Go get a rotisserie. No seriously, they’re great.
whole pork loin
salt and pepper
If you’ve been following along this summer, then you already know the actual cooking directions are pretty easy. But I’ve got a few tips today besides the cooking.
For instance, you can sometimes get a whole pork loin on sale for less than half what it costs for pork chops or roasts. You can freeze the whole thing still in the vacuum pack, or cut it up into chops and roasts and freeze them individually.
If you freeze the whole thing, you might want to bend it a little first. That way, when it’s time to defrost it you can fit it in your sink and cover it with hot water to thaw faster.
No, I didn’t actually think that far ahead. I just bent it to fit it on the shelf in the freezer, and it happened to come out exactly the right size to fit in the sink.
FOOD SAFETY NOTE: Mindy, a 2nd-year culinary student, reminded me down in the comments that you should never use hot water to thaw frozen meat. Thaw in the fridge, or under cold running water. She’s absolutely right, of course. Just because I want this method to be as safe as the others doesn’t make it so.
Once it’s thawed, cut the pack open and drain the liquid. They add liquid while packaging to add weight so it will cost more to enhance the moistness.
Run the spit lengthwise through the loin, with the probe from your digital thermometer into the thickest part.
Before sticking the spit through, thread the probe for your digital thermometer through one of the forks, and through the collar that will rest in the bracket on the grill.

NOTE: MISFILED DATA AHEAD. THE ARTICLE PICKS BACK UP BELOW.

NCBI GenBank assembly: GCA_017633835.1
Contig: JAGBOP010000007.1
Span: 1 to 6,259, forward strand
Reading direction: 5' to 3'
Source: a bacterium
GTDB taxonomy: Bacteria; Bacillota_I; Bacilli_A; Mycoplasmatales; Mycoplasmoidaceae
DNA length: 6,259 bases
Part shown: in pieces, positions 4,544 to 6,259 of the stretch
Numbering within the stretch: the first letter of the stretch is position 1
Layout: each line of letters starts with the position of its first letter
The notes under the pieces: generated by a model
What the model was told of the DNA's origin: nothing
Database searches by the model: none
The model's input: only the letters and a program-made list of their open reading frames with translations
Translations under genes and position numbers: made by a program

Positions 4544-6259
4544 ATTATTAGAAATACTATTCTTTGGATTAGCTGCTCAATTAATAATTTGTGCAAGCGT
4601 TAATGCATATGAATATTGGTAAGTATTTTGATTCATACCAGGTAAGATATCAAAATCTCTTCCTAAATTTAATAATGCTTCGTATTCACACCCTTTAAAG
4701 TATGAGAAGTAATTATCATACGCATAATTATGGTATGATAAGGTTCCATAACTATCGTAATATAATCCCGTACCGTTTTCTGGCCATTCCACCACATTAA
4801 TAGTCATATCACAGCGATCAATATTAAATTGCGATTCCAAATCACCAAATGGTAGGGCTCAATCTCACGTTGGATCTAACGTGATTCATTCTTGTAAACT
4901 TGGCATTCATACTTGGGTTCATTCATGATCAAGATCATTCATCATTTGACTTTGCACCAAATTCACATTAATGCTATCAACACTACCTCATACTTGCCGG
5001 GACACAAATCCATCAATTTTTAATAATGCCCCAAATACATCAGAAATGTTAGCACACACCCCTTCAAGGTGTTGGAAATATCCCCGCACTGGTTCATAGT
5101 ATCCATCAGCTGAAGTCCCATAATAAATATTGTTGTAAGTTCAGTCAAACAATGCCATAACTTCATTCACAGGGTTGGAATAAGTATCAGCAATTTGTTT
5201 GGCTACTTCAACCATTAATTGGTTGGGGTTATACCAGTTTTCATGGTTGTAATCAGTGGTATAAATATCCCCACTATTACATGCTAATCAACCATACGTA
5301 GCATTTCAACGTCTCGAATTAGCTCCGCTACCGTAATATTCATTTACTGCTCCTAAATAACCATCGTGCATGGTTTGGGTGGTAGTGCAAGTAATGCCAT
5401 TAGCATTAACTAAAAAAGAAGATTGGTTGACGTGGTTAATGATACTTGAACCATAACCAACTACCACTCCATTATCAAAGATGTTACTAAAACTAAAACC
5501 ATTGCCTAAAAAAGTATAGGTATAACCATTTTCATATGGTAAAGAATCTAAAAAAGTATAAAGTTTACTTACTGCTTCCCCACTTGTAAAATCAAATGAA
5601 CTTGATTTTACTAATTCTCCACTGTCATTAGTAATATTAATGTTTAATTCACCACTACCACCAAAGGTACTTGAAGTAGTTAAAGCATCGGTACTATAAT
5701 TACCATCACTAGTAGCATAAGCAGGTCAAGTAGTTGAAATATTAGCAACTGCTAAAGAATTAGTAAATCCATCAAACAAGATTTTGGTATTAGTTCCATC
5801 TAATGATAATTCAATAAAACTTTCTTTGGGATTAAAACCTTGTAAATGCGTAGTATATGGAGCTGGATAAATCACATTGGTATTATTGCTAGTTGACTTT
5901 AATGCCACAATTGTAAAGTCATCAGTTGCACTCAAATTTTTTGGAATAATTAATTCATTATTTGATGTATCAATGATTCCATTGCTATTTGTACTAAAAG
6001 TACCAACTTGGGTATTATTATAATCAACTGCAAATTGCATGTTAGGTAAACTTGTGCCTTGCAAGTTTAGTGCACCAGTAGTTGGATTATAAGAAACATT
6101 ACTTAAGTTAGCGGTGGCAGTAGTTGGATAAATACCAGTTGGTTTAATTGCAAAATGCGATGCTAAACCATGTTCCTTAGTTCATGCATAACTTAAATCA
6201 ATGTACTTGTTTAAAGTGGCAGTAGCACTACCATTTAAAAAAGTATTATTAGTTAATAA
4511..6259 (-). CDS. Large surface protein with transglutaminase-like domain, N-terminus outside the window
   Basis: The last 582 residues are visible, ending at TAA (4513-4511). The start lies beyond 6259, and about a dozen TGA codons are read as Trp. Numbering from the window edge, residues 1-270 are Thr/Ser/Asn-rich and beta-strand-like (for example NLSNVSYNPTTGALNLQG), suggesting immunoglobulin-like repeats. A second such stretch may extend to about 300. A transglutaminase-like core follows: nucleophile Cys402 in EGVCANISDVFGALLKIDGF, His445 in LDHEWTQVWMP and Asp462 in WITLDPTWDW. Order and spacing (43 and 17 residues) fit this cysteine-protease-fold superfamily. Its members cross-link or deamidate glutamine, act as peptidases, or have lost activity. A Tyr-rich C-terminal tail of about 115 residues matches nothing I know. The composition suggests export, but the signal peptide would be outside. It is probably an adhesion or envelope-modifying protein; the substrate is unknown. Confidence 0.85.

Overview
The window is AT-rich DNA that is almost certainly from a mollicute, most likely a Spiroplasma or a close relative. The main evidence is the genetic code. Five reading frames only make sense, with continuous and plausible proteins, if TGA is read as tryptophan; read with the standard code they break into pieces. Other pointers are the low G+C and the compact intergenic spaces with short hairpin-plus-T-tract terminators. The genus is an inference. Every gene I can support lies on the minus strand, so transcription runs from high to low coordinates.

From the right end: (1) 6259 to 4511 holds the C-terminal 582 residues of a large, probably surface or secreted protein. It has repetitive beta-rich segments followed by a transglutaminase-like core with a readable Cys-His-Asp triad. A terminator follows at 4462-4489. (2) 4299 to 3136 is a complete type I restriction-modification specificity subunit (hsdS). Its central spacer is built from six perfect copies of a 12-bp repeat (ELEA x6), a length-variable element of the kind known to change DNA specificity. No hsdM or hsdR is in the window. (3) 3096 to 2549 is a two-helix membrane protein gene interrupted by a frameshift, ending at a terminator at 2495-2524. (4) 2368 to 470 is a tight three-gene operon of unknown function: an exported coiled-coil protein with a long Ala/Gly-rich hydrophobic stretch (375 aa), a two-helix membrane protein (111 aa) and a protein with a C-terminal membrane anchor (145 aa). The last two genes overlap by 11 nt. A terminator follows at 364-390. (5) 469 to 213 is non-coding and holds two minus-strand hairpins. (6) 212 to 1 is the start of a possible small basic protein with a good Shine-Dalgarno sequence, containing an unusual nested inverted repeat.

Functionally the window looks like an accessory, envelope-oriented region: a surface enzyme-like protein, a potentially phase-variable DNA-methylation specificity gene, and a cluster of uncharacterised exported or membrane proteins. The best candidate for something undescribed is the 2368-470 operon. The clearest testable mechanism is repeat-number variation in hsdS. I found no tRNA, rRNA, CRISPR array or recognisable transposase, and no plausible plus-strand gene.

Attach the thermometer to the handle with rubber bands or elastic.
You can season the pork before putting on the grill or after. I like doing it on the grill. Just sprinkle it on as it goes around.
Set the thermometer to go off about 130°. You don’t want to take it off the grill until it hits 140°, but this will give you about a five to ten minute warning to get everything else set. Turn the grill on as low as you can get it without shutting off. Once the juices start to run it’s going to keep flaring up, so you won’t need much fire from the grill.
Close the lid and leave it alone. It should go for about an hour before beeping. When it does, you should see this.
You can see here how low the flame is.
You can also see how badly I need to replace the shield over the burner.
When you take the spit out, don’t forget that it’s a metal rod that has been over a flame for an hour. Meaning it’s hot. Use a heavy-duty mitt.
Don’t use some pretty, knitted oven mitt you got from your grandmother. The spit is heavy, and — unless you’re carving at a table outside — you’re going to have to carry it all the way into the house.
I don’t think I’ve shown this yet. To keep the cutting board from sliding around, put a piece of rubber shelf liner under it.
Let the meat rest for 10-15 minutes before carving it. When it first comes off the fire, the temperature difference between the inside and outside of the meat is squeezing all the juice toward the center. If you cut into it, all the juice will run out. Let the temperature equalize before pulling out the spit and thermometer, then start carving.
Slice some thick pieces and some thin, so people can choose how much they want. Note the groove on the cutting board that captures the juice that does leak out.
Lay the slices out on a platter, and pour over the juice from the cutting board.
Serve with … well, pretty much anything, but I went with corn and apple sauce.
And that’s it.
Want more like this? For more recipes like this, that you can hold right in your hands, and write on, take notes, tear pages out if you want (Gosh, you're tough on books, aren't you?) you might be interested in How To Cook Like Your Grandmother, 2nd edition, Illustrated. Or to learn your way around the kitchen, check out Starting From Scratch: The Owner's Manual for Your Kitchen.